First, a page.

The school moved to the former rail depot 10 years ago after a 2001 renovation by architect Gary Paige. The school’s opening came when building owner Meruelo Maddux Properties filed for bankruptcy—meaning it really needed the money. The school bought the property for $23.1 million. Other homes for the school have included Marina Del Rey and Santa Monica. But now it finally has a real home.
And their edgy, coarse and lively corner of downtown, as SCI-Arc Director Eric Owen Moss has pointed out, is where it’s always wanted to be. “SCI-Arc is absolutely committed to Downtown,” he told AN in a recent interview, adding that the area is a laboratory for architectural and urban development. “We are staying Downtown. Period.”
Last month we reported on Beverly Hills’ virtually nonexistent preservation policies and the destructive results for Modern architecture. Well those (lack of) rules seem to be at issue again, as we learn from Curbed LA that Richard Neutra’s 1955 Kronish House is for sale, with a listing on Redfin emphasizing the land’s “huge upside potential as a major estate.”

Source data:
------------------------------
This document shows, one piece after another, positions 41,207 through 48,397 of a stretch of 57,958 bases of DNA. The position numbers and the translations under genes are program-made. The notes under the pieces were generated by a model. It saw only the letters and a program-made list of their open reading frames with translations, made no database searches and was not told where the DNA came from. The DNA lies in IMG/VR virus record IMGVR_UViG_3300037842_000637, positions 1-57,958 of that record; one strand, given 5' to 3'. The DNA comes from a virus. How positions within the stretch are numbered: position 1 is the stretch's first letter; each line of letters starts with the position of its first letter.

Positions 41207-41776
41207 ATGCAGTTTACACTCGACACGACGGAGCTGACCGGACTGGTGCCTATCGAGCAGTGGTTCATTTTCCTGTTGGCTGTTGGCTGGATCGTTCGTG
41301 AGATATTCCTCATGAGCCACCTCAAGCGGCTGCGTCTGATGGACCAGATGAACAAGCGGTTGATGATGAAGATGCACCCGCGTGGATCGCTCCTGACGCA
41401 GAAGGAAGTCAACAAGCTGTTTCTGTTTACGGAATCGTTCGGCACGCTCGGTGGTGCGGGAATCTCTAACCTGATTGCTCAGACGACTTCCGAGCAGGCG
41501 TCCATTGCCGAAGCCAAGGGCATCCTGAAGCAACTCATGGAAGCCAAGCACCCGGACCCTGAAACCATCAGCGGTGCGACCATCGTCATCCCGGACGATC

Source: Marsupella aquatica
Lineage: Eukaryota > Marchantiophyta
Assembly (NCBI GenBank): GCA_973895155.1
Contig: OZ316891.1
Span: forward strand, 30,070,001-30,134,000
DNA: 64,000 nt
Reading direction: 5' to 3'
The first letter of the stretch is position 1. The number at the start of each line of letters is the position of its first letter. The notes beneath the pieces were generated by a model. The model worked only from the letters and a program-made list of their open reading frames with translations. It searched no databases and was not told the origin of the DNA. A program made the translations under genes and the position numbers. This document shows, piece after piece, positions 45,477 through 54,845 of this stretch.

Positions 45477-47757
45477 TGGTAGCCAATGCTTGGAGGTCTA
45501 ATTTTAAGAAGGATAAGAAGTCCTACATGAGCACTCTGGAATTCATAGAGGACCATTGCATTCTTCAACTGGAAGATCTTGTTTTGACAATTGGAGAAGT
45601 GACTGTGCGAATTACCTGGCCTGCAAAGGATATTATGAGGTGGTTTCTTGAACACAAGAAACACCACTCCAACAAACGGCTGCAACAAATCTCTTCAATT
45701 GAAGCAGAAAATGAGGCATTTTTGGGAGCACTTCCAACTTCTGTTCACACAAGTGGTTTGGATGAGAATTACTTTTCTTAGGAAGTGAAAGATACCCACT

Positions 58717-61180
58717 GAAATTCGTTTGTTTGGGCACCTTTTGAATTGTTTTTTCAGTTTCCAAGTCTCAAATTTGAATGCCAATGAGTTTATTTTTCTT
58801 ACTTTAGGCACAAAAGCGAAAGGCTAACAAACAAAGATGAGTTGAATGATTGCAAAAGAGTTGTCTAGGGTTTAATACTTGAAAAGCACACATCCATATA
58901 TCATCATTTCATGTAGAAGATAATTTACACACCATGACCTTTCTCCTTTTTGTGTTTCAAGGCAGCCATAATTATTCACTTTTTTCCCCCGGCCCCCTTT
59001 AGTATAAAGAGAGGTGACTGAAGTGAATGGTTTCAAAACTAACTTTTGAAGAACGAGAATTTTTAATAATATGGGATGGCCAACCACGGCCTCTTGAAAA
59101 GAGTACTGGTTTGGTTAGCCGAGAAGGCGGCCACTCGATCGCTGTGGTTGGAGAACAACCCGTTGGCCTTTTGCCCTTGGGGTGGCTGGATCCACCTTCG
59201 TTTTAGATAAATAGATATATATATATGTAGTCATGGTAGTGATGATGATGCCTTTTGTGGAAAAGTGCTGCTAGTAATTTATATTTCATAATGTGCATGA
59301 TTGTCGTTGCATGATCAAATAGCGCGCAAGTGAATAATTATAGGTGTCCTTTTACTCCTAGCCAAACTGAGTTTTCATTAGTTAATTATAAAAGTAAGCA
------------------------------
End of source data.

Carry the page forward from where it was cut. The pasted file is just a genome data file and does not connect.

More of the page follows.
Why doesn’t landscape architecture in Southern California get the same attention as architecture? That’s one of the questions that will be answered at Friday’s Landscapes for Living conference at SCI-Arc. The event, organized by the Cultural Landscape Foundation, will focus on Post War Landscape designs in the region, which have largely stayed under the radar. For instance, who has heard of Ralph Cornell, who designed legendary landscapes like the Torrey Pines preserve near San Diego, Beverly Gardens in Beverly Hills and the Civic Center Mall and Music Center plaza in Downtown LA ? Other subjects will include Ruth Shelhorn, the only female architect to work on the original plans for Disneyland, and designer of the park’s entrance and Main Street; Bridges and Troller, who designed Century City; Lawrence Halprin, better known for his parks in the Pacific Northwest but also active in California; and of course the legendary (but under appreciated) Garret Eckbo.